Provided by Fran Jurga | 13 June 2009 | The Jurga Report at Equisearch.com
The Arabian Horse Association has provided a personal letter from AHA secretary Jan Decker outlining her own sentiments in explaining why she believes the AHA was moved to support the re-establishment of horse slaughter in the United States. This letter was provided by Glenn T. Petty,executive vice president of the AHA, and is published on The Jurga Report with Ms. Decker’s permission.
Here is the unedited text of Ms. Decker’s letter:
“I will not attempt to speak for all of the Board members, but I want to share my thoughts with you related to this issue. I have had a passion for horses all of my life (and I mean all my life) and I share your concerns especially for the welfare of, not just Arabians, but all horses in the United States.
“Unfortunately, time has proved that the discontinuation of equine slaughter houses in the United States was a government action that was meant to be good thing, but turned out to be bad thing for the welfare of a lot of horses, in my opinion, from what I have observed since the inception of slaughter house closings.
“I am still struggling with the concept of a horse breed organization going to the American Horse Council trustees meeting this summer in the position of condoning horse euthanize aka slaughter.
“However, the facts of starving horses standing in squalid conditions because owners can not or will not provide feed due to current economic conditions is horrible. Trucks hauling loads of debilitated horses thousands of miles to get across the U.S. Borders south to Mexico or north to Canada is not a pleasant thought.
“I have been told herds of ‘wild’ horses out west in open range are growing greatly in numbers as owners haul their horses out to open range and open the trailer doors and abandon their animals. There are countless tales of horrible events all across the USA related to equines that I can not go into here of horses just “dumped” on rural roads and other stories of horror.
“The state forest/parks here in Indiana now have adopted the position of counting the horses in a trailer when they come into a park to be sure the people do not leave horses behind in the park turned loose to fend for themselves. Local fairgrounds with horse stalls are patrolling them to insure no one has broken into the locked fairground stalls and left behind horses in those facility’s stalls.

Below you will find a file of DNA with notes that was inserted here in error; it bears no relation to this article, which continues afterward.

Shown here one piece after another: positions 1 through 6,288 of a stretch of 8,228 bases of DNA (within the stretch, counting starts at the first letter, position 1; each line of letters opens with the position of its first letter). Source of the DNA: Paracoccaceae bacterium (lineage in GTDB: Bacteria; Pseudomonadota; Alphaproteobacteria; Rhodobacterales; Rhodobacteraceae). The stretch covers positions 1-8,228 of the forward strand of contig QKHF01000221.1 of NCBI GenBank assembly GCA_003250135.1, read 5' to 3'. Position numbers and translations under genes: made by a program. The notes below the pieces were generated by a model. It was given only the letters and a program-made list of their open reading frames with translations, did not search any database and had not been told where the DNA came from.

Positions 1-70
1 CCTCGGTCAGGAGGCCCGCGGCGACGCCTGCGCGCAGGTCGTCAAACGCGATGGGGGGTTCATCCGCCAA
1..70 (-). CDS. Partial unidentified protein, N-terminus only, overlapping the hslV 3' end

“One suggestion I heard of recently that has come up is a ‘Euthanasia Clinic’ and I have been solicited to donate money to such a ‘Clinic’. I can not visualize that picture of a lot of old, crippled, starved, or just plain unwanted horses hauled into one location to be ‘put to sleep’ at a cost of $200 – $500 per animal. Would they be buried on site? Would a winch truck be there to pull all the bodies up into a big ‘dead wagon’ truck? I just can’t envision this happening with a lot of dead horses lying around after such an event.
“It is never easy to euthanize a horse anytime, but when the suffering does not validate continued life it is necessary. I had the veteriarian euthanized a horse on this farm last Saturday and then buried it with a back hoe. This old mare had some age on her, a thyroid condition and had grass foundered and her system was shutting down, we had doctored her for a month and she was not getting any better.
“Many counties/states do not allow horses/livestock to be buried and cremation costs about $1500.00 so I am told, thank goodness, we still have space to bury them on our farm and can do it legally in our county.
“Animal slaughter is necessary to obtain meat for consumption by humans and if the cattle, hog, chicken, sheep, goat meat slaughter houses can be regulated and maintained using humane methods to kill these animals, there is no reason humane standards of treatment and euthanasia can not be met for horses even though not for meat to be consumed by humans.
“Yes, there are rescue facilities around the country and here in Indiana. I had a college student/boarder here at my stable that was unable to maintain paying her pasture board here at my location so she “donated” her two fat healthy horses to a “rescue” place in southern Indiana. These were a palomino quarter type horse and an Arabian gelding (without papers) trained to ride, sound, and good looking horses. She had to pay some amount of money to the rescue location to take these horses off her hands and she still owes me $1700.00 in back board. The “Rescue” site would not take her horses until I agreed to let her make payments on what she owed to me. And this is just one story of thousands.
“In conclusion, am I in favor of regulated horse slaughter, yes, if the alternative is mistreatment of horses. Regulated being the key word here.
“Am I in favor of starving, mistreated, abandoned horses of any breed absolutely not, but people must face reality even though it can be ugly at times. Life is just not fair. Do not judge any of us to harshly, I believe we really do have the best interest of the horses in our hearts. It was not an easy position to take.”
Jan Decker, owner of horses for 64 years
(Jan Decker is currently the secretary of the Arabian Horse Association.)
Please refer to today’s earlier post for the official statement of the AHA board in support of horse slaughter and humane treatment of horses.